Vol 16, No 5 (2009)
Review Article
Published online: 2009-07-31

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Impaired renal function in acute myocardial infarction

Andrzej Lekston, Anna Kurek, Barbara Tynior
Cardiol J 2009;16(5):400-406.

Abstract

Impaired renal function is a risk factor for cardiovascular disease and an adverse prognostic factor in patients with established cardiovascular disease. In addition, with current widespread use of invasive procedures in the treatment of acute myocardial infarction, contrast- -induced nephropathy is a growing problem in this patient population. In acute myocardial infarction, impaired renal function may result from underlying kidney disease, acute renal failure, and the effect of drugs and contrast agents used during diagnostic procedures or treatment. These various causes may coexist, resulting in significantly worse outcomes. Prompt recognition of the degree of renal function impairment and institution of appropriate preventive and therapeutic measures are among major goals of in-hospital management of these patients. A commonly used method to evaluate renal function is the determination of glomerular filtration rate. Appropriate nephroprotective treatment should be used in patients at risk of contrast-induced nephropathy. The most commonly used methods include the use of iso- -osmotic contrast agents and appropriate hydration in the periprocedural period. Studies are currently under way to evaluate nephroprotective properties of other drugs such as N-acetylcysteine, sodium chloride and sodium bicarbonate solutions, mannitol, and statins. Results of some studies suggest that these measures may effectively reduce the number of renal function deterioration events in patients with acute myocardial infarction.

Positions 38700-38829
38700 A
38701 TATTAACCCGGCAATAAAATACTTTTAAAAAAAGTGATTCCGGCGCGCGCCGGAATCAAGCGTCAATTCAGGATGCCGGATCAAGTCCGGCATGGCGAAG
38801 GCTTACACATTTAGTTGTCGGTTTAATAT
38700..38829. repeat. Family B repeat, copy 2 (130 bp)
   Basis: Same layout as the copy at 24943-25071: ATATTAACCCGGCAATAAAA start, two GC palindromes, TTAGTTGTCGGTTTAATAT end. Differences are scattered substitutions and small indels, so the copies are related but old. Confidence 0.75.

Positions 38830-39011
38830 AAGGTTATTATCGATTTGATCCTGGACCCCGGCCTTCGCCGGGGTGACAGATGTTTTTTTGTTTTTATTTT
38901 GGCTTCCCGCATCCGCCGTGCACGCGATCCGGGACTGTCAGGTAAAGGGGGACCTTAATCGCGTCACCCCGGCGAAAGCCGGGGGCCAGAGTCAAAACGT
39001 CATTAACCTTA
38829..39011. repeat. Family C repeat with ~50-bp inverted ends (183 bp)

Regardless of the cause, impaired renal function in acute myocardial infarction is a significant adverse prognostic factor. Thus, despite some inconsistent views regarding the optimal management strategy, intensive diagnostic, preventive, and therapeutic measures are clearly necessary in patients with acute myocardial infarction and impaired renal function.

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